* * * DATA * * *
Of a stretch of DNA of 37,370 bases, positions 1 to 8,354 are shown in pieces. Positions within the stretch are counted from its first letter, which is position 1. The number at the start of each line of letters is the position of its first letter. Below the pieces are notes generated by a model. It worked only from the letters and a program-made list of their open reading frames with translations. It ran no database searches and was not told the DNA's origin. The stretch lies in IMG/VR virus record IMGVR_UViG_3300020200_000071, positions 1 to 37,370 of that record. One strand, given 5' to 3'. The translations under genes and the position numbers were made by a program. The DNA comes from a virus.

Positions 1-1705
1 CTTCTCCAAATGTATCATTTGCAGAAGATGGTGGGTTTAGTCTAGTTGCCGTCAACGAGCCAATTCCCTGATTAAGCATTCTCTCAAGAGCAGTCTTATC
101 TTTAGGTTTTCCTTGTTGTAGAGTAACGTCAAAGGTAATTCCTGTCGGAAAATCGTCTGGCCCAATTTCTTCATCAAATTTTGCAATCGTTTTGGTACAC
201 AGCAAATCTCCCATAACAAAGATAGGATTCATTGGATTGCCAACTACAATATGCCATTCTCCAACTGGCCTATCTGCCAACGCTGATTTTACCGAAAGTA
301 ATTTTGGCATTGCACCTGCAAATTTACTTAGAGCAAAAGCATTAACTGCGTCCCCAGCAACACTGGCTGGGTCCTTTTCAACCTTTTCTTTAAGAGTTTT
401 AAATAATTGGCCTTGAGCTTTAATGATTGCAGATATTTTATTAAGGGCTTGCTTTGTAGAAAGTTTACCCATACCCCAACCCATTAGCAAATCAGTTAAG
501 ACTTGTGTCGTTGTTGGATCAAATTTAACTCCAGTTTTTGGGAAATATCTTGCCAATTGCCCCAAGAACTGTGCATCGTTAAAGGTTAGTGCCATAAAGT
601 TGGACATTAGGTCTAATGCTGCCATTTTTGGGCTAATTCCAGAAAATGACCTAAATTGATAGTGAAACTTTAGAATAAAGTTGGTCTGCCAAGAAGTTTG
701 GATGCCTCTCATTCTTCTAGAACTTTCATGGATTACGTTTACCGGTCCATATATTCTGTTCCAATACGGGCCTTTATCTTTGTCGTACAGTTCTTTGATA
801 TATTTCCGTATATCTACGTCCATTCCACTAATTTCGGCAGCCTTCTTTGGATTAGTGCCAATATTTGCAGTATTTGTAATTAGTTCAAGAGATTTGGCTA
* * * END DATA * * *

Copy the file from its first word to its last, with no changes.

Of a stretch of DNA of 37,370 bases, positions 1 to 8,354 are shown in pieces. Positions within the stretch are counted from its first letter, which is position 1. The number at the start of each line of letters is the position of its first letter. Below the pieces are notes generated by a model. It worked only from the letters and a program-made list of their open reading frames with translations. It ran no database searches and was not told the DNA's origin. The stretch lies in IMG/VR virus record IMGVR_UViG_3300020200_000071, positions 1 to 37,370 of that record. One strand, given 5' to 3'. The translations under genes and the position numbers were made by a program. The DNA comes from a virus.

Positions 1-1705
1 CTTCTCCAAATGTATCATTTGCAGAAGATGGTGGGTTTAGTCTAGTTGCCGTCAACGAGCCAATTCCCTGATTAAGCATTCTCTCAAGAGCAGTCTTATC
101 TTTAGGTTTTCCTTGTTGTAGAGTAACGTCAAAGGTAATTCCTGTCGGAAAATCGTCTGGCCCAATTTCTTCATCAAATTTTGCAATCGTTTTGGTACAC
201 AGCAAATCTCCCATAACAAAGATAGGATTCATTGGATTGCCAACTACAATATGCCATTCTCCAACTGGCCTATCTGCCAACGCTGATTTTACCGAAAGTA
301 ATTTTGGCATTGCACCTGCAAATTTACTTAGAGCAAAAGCATTAACTGCGTCCCCAGCAACACTGGCTGGGTCCTTTTCAACCTTTTCTTTAAGAGTTTT
401 AAATAATTGGCCTTGAGCTTTAATGATTGCAGATATTTTATTAAGGGCTTGCTTTGTAGAAAGTTTACCCATACCCCAACCCATTAGCAAATCAGTTAAG
501 ACTTGTGTCGTTGTTGGATCAAATTTAACTCCAGTTTTTGGGAAATATCTTGCCAATTGCCCCAAGAACTGTGCATCGTTAAAGGTTAGTGCCATAAAGT
601 TGGACATTAGGTCTAATGCTGCCATTTTTGGGCTAATTCCAGAAAATGACCTAAATTGATAGTGAAACTTTAGAATAAAGTTGGTCTGCCAAGAAGTTTG
701 GATGCCTCTCATTCTTCTAGAACTTTCATGGATTACGTTTACCGGTCCATATATTCTGTTCCAATACGGGCCTTTATCTTTGTCGTACAGTTCTTTGATA
801 TATTTCCGTATATCTACGTCCATTCCACTAATTTCGGCAGCCTTCTTTGGATTAGTGCCAATATTTGCAGTATTTGTAATTAGTTCAAGAGATTTGGCTA